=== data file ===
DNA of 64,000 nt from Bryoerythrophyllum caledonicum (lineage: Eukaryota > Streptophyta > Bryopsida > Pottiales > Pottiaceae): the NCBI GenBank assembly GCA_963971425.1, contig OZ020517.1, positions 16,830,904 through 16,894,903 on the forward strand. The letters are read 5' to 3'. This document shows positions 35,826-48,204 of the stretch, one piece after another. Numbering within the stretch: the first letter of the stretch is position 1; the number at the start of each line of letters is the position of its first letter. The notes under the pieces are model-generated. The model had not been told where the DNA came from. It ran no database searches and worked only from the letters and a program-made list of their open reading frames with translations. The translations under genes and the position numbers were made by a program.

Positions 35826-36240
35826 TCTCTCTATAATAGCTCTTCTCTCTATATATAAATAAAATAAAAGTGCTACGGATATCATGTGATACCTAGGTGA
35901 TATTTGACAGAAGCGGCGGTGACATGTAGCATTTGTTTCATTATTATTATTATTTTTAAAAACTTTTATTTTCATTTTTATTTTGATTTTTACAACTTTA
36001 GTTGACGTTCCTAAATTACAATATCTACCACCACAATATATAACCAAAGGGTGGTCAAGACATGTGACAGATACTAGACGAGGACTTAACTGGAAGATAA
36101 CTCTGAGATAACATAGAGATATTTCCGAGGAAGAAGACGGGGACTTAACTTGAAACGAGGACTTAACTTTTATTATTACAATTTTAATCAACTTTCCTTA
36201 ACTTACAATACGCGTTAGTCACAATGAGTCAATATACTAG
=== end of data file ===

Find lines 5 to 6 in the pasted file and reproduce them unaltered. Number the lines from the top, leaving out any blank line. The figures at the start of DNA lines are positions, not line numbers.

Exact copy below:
36001 GTTGACGTTCCTAAATTACAATATCTACCACCACAATATATAACCAAAGGGTGGTCAAGACATGTGACAGATACTAGACGAGGACTTAACTGGAAGATAA
36101 CTCTGAGATAACATAGAGATATTTCCGAGGAAGAAGACGGGGACTTAACTTGAAACGAGGACTTAACTTTTATTATTACAATTTTAATCAACTTTCCTTA